• Dungroanin

        After they surrender and disarm Syria is happy to keep Syrians in Idlib but it wants the rest of the foreign mercenary jihadists out, the same way as they came in, mainly through Turkey.

        Anyone think that is not ok?

      • Paul Greenwood

        Mary, to respond to your posting at 18:48. I doubt there is much we can infer from your statistics because Russia went through Crisis under Yeltsin with 60% drop in GDP.

        If we look at UK where NHS beds went from 1,000,000 in 1965 to 300,000 in 1987 to 142,000 now as population demographic aged and population expanded it is hard to see why British Voters chose parties who reduced beds per Thousand of Population to 2.6 in UK whereas Russia has 8.5 and Germany 8.1 and Japan with a rapidly ageing society has 13.2

        So using statistics gets us no further than questioning priorities. Uk has consolidated hospitals – Germany has far too many and cannot pay for nurses or doctors yet has huge expenditure on keeping 3000 clinics afloat – mostly in deficit.

        Oh, and I do recall UK local authorities demolishing schools in late 1990s as baby boom evaporated

  • Charles Bostock

    If President Putin is indeed against the EU, do readers have any thoughts on why that should be?

    • Herbie

      Who said Putin was against the EU.

      He wasn’t. Not at all.

      Like Kissinger, his view was that it’s much easier when you’ve only one person to call.

      However, given that the EU seems to be disintegrating, he’s now having to deal with them one by one.

      Or Merkel.

      • laguerre

        So you think the EU is disintegrating, just because the Sweden Democrats managed to ratchet up a few more points in the wake of the 2015 refugee crisis? The issue is a dying one, as the number of refugees has collapsed.

        • Charles Bostock

          Happy to agree with Laguerre here.

          These prophecies of the EU “collapsing” are just the triumph of wishful thinking over common sense and observable reality.

          A bit like all these frenzied prophecies of WW3 breaking out (that one’s been around on here almost since the blog began).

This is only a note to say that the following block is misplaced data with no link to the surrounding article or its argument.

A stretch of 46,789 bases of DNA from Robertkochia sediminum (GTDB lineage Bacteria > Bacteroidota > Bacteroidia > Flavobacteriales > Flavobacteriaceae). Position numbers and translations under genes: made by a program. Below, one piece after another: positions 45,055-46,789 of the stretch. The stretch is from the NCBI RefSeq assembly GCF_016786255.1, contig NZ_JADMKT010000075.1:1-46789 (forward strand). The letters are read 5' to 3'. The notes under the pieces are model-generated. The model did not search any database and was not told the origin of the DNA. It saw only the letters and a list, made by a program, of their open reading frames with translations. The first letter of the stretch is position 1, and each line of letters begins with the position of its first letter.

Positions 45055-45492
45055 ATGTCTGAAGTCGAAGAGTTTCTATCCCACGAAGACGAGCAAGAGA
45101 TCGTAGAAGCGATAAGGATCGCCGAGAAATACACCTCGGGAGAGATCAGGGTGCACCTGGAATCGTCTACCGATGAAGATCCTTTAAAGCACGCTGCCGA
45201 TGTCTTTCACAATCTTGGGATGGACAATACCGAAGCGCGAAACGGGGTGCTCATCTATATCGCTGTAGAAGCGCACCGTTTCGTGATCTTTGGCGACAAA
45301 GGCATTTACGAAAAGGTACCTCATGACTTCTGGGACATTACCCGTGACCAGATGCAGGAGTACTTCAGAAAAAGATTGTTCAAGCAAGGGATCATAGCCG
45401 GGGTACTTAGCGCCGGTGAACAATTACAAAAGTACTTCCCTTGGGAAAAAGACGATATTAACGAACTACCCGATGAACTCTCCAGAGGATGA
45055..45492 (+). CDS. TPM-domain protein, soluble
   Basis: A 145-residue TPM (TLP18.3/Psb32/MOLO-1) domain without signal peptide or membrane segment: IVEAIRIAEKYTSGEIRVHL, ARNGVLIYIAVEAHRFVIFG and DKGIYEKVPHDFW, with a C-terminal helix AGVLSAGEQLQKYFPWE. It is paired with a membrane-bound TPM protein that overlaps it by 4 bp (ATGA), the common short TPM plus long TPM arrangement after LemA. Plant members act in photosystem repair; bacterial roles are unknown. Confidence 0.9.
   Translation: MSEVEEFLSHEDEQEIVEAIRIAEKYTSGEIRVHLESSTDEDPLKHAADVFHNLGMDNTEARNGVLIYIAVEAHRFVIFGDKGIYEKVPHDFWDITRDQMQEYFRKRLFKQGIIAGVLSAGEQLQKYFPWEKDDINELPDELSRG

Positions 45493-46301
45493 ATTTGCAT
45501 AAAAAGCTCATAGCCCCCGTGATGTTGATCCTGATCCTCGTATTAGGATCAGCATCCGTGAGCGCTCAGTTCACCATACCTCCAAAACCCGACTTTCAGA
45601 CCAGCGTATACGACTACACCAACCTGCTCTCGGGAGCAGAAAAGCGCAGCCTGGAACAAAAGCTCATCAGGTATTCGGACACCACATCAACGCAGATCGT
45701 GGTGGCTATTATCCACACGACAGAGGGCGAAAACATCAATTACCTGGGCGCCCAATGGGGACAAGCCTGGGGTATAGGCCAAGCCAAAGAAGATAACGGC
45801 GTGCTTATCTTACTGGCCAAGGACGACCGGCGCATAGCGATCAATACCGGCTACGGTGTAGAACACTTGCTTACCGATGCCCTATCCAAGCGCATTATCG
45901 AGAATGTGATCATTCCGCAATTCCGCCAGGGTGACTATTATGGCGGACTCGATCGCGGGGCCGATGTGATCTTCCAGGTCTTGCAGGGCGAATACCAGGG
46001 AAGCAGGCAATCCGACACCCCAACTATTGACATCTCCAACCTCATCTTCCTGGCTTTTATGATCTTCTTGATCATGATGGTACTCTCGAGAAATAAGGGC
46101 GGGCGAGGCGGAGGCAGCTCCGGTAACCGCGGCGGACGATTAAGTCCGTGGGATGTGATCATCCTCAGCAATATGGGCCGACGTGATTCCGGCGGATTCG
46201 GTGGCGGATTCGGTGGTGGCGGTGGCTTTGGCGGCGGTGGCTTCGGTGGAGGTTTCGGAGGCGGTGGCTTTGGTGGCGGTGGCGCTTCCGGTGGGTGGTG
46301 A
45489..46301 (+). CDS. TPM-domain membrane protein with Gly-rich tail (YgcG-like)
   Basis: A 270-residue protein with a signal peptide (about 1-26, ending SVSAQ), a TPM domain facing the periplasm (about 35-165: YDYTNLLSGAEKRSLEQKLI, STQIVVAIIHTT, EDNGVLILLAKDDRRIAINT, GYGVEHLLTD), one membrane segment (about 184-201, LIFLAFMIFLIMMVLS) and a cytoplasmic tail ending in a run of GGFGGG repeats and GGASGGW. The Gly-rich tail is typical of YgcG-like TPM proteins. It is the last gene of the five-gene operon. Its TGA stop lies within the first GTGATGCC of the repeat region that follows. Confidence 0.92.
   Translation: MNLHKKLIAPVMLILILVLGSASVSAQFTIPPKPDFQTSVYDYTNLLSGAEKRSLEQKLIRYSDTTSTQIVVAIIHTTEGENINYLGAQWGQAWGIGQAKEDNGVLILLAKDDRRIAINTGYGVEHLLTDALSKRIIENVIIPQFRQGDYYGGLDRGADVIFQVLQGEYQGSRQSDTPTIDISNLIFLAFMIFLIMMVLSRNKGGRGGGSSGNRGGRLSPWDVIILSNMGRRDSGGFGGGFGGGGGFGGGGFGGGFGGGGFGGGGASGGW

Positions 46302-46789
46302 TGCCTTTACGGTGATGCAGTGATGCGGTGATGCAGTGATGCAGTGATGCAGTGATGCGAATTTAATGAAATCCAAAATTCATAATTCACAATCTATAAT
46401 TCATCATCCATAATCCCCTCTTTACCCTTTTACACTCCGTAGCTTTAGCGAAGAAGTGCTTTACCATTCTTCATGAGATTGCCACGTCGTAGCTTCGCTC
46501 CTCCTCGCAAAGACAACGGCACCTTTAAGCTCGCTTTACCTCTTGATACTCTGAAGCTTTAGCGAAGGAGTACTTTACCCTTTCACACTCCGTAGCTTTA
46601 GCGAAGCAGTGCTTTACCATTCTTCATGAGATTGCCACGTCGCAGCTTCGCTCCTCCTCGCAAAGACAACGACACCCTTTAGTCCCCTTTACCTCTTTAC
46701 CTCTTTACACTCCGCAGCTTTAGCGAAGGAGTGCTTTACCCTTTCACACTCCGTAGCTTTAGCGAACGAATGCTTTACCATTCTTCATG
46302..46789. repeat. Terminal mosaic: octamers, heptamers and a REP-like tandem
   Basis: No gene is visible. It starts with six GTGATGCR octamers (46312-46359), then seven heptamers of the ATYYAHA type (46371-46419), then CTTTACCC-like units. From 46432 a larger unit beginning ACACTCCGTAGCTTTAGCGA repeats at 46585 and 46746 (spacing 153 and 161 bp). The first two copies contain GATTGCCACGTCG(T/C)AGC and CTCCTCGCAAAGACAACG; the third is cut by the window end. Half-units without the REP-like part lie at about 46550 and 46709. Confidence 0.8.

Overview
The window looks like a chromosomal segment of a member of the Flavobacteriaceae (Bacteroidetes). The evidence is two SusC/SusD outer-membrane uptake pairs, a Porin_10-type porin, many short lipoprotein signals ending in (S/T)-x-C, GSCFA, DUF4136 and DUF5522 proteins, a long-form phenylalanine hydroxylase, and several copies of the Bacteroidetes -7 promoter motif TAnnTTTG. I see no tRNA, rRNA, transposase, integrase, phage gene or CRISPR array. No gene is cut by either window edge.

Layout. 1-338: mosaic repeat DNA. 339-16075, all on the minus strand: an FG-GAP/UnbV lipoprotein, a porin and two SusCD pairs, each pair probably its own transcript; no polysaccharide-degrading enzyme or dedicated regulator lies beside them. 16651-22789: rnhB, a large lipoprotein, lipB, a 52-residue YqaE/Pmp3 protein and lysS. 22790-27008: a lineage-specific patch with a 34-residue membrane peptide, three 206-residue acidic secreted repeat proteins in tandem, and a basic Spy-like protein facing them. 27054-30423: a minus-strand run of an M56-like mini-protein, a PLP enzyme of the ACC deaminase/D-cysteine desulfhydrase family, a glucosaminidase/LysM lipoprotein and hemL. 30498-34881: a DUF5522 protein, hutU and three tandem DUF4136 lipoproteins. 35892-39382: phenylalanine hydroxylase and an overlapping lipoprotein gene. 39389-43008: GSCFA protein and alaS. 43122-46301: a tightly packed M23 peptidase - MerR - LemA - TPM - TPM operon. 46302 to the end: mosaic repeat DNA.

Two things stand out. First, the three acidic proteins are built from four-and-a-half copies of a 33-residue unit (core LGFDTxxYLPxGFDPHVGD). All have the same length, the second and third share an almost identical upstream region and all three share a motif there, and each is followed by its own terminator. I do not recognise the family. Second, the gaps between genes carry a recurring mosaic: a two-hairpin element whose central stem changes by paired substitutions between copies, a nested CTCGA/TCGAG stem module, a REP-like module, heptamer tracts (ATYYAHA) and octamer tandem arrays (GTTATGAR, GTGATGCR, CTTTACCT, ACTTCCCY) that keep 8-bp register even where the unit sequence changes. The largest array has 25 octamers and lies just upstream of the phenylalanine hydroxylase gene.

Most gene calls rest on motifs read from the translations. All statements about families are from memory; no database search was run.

• Paul Greenwood

            Well wait until October as 200,000 diesel car owners around Frankfurt et to vote in Hessen and take revenge for having politics ignore EU Clean Air Rules for 10 years and the Entry Ban for anything but the Diesel Cars registered post 01.09.2018……..just the start……13 million diesel car owners in Germany face being taken off the road without compensation.

            VW faces EUR 10 Billion in lawsuits opening in Braunschweig today. The complete disaster of the BreXit “negotiations” shows an inability to flex and when Italy pops it is all over. – Italy and Spain have banks that parked their debt at ECB and issued loans to Turkey…as citizens withdraw funds and move them to Germany…… Italian and Spanish banks pop.

            EU is on skids because it is run by people with cerebral sclerosis

          • Herbie

            What observations would you need to make to conclude that the EU was breaking apart.

            What observations would you need to make to conclude that WWIII was breaking out.

        • Herbie

          “So you think the EU is disintegrating, just because the Sweden Democrats managed to ratchet up a few more points in the wake of the 2015 refugee crisis?”

          Wasn’t even thinking of Sweden. Was looking at more important developments further east.

          • laguerre

            Not knowing what you’re referring to precisely, I would say that it is obvious that the EU is in everyone’s cross-hairs. A new major power, such as the EU is, is bound to attract dislike from the competition, particularly from the US, but also from Russia, but even more so from the Brexit media, who are constantly harping, for 30 years now, on the imminent collapse of the EU. I should think it’ll survive, because it’s something that Europeans need, and want. It’s integrated in their lives. And even the Brexiters are having real trouble pretending they don’t need it.